As it turned out, Genzaburo’s wife disliked the pot so much that she sold it to a couple of scrap-dealers before he could give it to his dojo. Thereafter, the scrap-dealers gave the pot to a neighborhood kid, for him to keep goldfish in.
By some terrible coincidence, the kid suddenly became orphaned. His father was murdered by some bar brawlers at his favorite hangout, a bar belonging to a headstrong lady who also happened to be in a relationship with a certain one-eyed samurai.
Following the father’s death, the one-eyed samurai – Sazen Tange – seeks out the boy and ends up taking him in at the bar. All the while, the shogun’s henchmen, as well as Genzaburo, are scheming to get the million ryo pot back in their possession.
As such, the comic element is based on the entanglements between the characters who search for the pot. By the halfway point of the film, however, the talk of the pot takes second seat. Instead, the drama between the one-eyed ronin, his mistress, and their growing affection for the orphaned boy takes lead.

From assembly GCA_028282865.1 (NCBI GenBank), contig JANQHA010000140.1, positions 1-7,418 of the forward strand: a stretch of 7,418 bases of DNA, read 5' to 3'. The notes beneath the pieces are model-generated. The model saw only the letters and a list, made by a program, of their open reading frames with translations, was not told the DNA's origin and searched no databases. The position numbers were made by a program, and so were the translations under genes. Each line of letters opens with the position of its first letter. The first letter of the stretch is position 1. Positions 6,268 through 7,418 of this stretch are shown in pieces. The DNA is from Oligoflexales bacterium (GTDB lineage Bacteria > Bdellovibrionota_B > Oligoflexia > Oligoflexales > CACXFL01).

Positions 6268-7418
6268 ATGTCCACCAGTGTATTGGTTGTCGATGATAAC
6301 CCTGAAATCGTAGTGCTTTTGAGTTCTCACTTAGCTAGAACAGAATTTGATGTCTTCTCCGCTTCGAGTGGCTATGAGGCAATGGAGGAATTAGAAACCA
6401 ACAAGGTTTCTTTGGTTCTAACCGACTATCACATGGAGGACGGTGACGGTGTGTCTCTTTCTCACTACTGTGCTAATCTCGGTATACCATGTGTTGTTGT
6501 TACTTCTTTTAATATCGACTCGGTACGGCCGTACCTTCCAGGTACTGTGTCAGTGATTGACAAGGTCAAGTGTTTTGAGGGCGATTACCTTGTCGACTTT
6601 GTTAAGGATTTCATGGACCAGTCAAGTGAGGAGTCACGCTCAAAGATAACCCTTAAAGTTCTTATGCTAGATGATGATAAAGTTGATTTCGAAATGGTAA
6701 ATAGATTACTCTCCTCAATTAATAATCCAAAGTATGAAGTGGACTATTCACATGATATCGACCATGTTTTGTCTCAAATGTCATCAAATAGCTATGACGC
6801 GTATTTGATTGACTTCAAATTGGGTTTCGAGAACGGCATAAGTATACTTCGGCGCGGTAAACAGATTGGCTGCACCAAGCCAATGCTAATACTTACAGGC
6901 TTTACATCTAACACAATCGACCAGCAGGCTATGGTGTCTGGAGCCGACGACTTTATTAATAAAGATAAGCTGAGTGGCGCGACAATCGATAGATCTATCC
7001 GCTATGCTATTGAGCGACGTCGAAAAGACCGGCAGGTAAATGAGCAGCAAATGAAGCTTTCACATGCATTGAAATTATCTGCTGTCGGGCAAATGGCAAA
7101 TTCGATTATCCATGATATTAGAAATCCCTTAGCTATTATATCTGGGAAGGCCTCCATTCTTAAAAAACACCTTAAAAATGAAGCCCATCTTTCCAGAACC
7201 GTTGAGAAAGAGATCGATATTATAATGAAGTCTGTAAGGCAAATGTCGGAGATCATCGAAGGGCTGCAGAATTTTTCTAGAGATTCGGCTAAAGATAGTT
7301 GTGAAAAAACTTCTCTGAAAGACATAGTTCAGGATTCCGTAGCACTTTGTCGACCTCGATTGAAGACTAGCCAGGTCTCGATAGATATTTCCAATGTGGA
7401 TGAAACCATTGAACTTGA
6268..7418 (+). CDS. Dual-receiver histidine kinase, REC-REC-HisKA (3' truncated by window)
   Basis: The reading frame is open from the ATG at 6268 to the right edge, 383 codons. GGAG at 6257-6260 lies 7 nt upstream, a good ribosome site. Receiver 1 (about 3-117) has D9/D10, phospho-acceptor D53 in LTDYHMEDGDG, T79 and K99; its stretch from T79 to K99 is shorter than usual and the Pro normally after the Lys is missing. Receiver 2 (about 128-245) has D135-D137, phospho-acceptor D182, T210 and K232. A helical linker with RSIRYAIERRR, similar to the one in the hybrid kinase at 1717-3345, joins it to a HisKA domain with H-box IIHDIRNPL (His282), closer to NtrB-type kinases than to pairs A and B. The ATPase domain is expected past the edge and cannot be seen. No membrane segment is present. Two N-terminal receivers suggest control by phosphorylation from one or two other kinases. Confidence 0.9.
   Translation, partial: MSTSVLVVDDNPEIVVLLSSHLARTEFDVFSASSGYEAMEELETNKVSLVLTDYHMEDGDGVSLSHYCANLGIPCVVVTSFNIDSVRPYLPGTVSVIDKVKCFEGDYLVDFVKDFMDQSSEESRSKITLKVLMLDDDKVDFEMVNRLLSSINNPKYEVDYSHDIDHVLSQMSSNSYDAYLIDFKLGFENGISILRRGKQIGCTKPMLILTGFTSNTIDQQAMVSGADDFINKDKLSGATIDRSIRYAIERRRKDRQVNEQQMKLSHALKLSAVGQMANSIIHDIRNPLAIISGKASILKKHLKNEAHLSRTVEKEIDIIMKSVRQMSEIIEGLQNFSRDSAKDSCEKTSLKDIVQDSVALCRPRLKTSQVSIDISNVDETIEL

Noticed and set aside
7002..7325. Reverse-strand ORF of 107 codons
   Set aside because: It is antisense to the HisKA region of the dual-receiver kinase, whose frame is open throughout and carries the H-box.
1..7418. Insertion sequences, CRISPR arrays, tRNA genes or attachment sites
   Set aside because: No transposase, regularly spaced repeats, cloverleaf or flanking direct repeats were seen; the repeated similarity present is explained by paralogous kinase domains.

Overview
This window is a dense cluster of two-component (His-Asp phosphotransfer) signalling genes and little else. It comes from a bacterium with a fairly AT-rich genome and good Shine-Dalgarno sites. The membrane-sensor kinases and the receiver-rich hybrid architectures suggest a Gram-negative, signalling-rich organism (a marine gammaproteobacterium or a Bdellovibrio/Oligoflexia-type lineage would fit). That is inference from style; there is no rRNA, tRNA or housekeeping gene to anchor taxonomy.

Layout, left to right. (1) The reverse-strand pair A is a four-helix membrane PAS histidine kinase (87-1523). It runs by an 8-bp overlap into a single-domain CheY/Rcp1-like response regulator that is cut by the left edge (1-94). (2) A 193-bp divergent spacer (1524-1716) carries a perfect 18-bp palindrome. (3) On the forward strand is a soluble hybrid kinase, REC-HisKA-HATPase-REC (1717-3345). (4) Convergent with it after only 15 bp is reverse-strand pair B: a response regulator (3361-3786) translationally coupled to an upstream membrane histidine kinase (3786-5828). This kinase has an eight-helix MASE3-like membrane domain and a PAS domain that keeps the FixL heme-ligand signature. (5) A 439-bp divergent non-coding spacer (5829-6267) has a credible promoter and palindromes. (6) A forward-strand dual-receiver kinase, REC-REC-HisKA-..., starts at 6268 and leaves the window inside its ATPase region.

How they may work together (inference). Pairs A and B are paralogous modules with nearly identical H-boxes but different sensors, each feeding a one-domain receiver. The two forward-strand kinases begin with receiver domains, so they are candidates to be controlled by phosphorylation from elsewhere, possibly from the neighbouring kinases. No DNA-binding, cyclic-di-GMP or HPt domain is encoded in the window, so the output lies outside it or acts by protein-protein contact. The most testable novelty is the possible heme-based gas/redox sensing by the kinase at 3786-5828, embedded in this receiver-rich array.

At this point, it becomes clear that Yamanaka still was bound by Japanese filmmaking conventions. The comic elements taken from American cinema are much less compelling than the typically Japanese jidaigeki-melodrama.
In other words, Yamanaka was onto something which he had yet to fully develop. Film researchers Donald Richie and Tadao Sato argued that Yamanaka’s ideas were a springboard for Japanese filmmakers thereafter. Kurosawa, Mizoguchi, and Suzuki followed in his footsteps to some degree, but his direct influence is hard to prove.
A Production that Missed its Target
We already mentioned the strong suits of Sazen Tange and The Pot Worth a Million Ryo, which is its design and visuals. The script, narrative, and comic timing leave something to be desired.
The story feels forced on many occasions. It’s as if the entire narrative is constructed to facilitate a few gags, which is not that funny to begin with. Also, the comedy becomes rather formulaic and predictable once the repetitive set-ups have been utilized a few times.
«But 30s comedy can’t be expected to have the same impact today» you might say. Considering Ozu’s comedies of the same decade, however, like I Was Born But… and Tokyo Chorus, the comic timing in The Million Ryo Pot pales in comparison.
The same can be said about the acting, but this is not such a big issue. The Million Ryo Pot is somewhat plagued by theatrical overacting, but somehow it fits the forced story and the clunky narrative well.